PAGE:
Continued from Part One.
Reviewing Infinite Jest is proving to be possibly more difficult than reading it.
This is such an unconventional book. If I’m honest with you, I didn’t understand all of it. But I doubt anyone does on a first read-through. Three days after finishing, I’m still thinking about it, trying to run through plot connections in my head.
A friend told me that Infinite Jest is really a book that needs to be read more than once. A 1,000 page book that needs to be read again? Really? For now, I’ll have to pass on reading this one again. But I know I’ll be thinking about it for awhile.
Reading Infinite Jest is like being transported into another universe–not unlike Tolkien’s Middle Earth. Of course, it’s set in a world we know, but it’s a massive world filled with deep, moving characters. Hal, Orin, Gately, Himself, the Moms, Joelle–the list goes on.
What just happened?
That’s the first question I asked myself after reading the final word of Infinite Jest. And while that might seem like a bad question to be asking oneself at the end of a 1,000 page book, it wasn’t unexpected.
I’m not sure I could count how many times I asked myself “What just happened?” while reading David Foster Wallace’s masterpiece over the last six weeks. It happened, like, a bunch of times–enough to be qualified as a recurring theme in my head.
It happened enough for me to say Infinite Jest is supremely frustrating at times–the loose, non-linear plot, the $10 words, the pure effort that the book takes to read.
But is that the point? Is that what David Foster Wallace was after? Did he want to make you work your butt off to read this book?
If you’re a bit burned out on the Infinite Jest discussion on 101 Books, then fear not: Next week I’ll be starting a new book. But, this week, I’m cleaning out the blogging file related to DFW’s masterpiece. My two-part review starts tomorrow.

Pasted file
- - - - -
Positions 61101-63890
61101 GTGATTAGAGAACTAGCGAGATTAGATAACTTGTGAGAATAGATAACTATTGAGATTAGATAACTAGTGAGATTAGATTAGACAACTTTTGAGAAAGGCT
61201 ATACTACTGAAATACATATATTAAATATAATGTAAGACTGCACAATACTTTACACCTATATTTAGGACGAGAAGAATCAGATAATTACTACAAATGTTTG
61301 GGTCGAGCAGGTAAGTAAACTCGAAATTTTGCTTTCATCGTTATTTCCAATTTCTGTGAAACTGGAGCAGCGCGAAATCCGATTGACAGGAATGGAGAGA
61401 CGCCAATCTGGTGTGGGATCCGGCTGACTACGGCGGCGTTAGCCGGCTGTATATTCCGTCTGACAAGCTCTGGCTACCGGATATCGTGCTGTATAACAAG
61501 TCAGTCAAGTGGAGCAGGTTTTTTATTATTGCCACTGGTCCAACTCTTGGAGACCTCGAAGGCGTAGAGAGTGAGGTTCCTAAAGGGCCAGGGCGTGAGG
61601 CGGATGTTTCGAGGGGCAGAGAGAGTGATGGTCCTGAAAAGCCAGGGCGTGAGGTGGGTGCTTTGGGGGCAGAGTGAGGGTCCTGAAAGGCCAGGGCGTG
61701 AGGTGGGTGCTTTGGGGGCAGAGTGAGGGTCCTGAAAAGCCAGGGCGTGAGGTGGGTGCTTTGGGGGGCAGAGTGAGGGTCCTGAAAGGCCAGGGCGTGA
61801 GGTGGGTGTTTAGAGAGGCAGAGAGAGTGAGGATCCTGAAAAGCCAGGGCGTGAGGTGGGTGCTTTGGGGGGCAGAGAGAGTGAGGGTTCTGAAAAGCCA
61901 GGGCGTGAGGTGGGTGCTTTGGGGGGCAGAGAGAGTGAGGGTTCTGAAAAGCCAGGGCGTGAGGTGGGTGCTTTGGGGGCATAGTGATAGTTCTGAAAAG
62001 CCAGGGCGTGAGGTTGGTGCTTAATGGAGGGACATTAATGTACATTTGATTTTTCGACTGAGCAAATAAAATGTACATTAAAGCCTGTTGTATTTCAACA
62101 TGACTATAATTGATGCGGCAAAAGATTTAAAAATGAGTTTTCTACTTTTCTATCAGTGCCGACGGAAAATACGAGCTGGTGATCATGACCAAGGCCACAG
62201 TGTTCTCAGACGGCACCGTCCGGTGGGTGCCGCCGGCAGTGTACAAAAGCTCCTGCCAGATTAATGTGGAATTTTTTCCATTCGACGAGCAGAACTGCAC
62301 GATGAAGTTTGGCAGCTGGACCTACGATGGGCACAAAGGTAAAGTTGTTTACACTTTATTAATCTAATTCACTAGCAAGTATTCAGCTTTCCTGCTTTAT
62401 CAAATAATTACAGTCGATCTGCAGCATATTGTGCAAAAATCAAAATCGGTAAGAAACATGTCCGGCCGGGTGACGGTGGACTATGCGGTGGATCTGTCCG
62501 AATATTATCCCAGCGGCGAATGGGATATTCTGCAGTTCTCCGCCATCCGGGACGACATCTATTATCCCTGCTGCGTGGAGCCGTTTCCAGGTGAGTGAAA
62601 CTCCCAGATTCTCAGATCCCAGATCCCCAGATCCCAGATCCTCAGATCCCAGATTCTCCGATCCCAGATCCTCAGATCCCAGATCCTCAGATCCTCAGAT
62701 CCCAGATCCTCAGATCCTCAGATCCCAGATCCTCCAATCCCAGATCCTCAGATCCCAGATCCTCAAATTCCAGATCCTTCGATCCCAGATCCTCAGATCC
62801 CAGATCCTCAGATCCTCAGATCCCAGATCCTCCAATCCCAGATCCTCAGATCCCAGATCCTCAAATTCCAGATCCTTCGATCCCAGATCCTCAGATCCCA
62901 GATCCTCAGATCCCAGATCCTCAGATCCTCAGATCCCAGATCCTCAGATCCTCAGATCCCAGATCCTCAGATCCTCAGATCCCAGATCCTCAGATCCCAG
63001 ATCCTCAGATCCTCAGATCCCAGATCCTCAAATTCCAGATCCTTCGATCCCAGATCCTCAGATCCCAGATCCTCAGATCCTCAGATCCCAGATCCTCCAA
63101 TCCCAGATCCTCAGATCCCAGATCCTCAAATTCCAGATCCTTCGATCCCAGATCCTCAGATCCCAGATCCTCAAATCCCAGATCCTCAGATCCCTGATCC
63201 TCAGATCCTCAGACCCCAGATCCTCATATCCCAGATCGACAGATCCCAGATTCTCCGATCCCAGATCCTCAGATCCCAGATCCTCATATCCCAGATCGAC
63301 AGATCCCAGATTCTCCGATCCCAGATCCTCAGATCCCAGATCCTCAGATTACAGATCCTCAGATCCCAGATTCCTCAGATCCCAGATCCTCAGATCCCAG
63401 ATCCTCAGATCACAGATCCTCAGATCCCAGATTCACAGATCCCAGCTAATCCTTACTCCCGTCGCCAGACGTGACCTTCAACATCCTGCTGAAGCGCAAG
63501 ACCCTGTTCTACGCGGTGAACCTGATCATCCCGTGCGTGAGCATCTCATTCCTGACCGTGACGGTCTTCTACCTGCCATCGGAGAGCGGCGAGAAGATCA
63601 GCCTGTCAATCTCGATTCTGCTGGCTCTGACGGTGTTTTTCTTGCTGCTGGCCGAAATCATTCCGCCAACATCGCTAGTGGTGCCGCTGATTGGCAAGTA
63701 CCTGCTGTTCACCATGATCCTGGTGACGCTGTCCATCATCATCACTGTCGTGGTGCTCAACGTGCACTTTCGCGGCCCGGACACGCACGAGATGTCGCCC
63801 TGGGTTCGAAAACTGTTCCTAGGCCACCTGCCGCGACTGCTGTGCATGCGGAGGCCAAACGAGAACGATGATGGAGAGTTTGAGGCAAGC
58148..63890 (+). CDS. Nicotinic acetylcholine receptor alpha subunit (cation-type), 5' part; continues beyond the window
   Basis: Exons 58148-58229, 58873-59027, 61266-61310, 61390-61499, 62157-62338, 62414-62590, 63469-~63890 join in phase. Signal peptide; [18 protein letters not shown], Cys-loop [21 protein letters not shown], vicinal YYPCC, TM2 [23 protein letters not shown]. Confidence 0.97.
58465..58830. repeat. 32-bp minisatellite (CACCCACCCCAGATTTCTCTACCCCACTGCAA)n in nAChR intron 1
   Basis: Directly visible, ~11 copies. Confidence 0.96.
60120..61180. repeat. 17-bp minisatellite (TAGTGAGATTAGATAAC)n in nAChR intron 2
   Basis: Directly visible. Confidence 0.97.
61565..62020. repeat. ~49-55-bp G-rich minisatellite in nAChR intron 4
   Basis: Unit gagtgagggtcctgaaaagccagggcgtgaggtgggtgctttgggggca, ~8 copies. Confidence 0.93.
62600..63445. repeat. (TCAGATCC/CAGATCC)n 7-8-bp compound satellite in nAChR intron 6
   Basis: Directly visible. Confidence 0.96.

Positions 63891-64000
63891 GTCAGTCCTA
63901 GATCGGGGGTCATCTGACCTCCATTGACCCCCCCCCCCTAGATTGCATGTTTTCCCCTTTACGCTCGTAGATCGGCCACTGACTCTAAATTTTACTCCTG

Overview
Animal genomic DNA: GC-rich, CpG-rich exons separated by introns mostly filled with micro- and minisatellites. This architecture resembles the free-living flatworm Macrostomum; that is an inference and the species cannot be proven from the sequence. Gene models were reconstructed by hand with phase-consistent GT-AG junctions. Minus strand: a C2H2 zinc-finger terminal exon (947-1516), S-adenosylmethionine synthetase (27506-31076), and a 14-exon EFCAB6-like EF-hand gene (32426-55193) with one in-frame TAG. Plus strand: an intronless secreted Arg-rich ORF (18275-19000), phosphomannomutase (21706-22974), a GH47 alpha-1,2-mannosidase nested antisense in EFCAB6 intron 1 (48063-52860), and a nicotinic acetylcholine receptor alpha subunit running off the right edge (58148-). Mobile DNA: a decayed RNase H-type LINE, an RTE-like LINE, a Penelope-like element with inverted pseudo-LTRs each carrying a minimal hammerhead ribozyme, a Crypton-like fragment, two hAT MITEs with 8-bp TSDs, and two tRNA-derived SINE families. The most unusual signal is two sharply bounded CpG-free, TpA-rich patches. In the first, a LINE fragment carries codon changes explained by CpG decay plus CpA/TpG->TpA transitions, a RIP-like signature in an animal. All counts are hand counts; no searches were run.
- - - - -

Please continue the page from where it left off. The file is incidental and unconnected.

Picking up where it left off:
Here’s a roughly edited interview with DFW, in which he discusses the use of dark humor and irony in literature, as well as a few thoughts on Infinite Jest. I like the quote, “Irony is the song of a bird that has come to love its cage.”
Towards the end of the interview, I think we also hear the main idea of Infinite Jest–the faulty and sad view that “there is no larger good than your own good and your own happiness.” Take that, Ayn Rand.
Part of the beauty of Infinite Jest is David Foster Wallace’s ability to go in-depth about all sorts of seemingly random subjects. With 1,100 pages (including footnotes), he has plenty of room to do so.
My review will be coming later this week, but I thought I’d give you a quick glance at few things you’ll learn about while reading Infinite Jest–if you dare take the challenge:
Look at the size of that beast.
Everybody’s got one–that book on the shelf, the one you bought 3 years ago, back when you really said you were going to read that 400 pager, and you really meant it.
But after page 50, you got a little bored, maybe a little overwhelmed, so you sat it back on the bookshelf–and there it stayed, staring you down, mocking you.
For me, that book was Infinite Jest. It wasn’t literally on my shelf, but it’s been a part of my reading to-do list for years now. A good friend and big Infinite Jest fan has been singing its praises to me for a decade, but I couldn’t get motivated to read it. Have you seen the size of this book?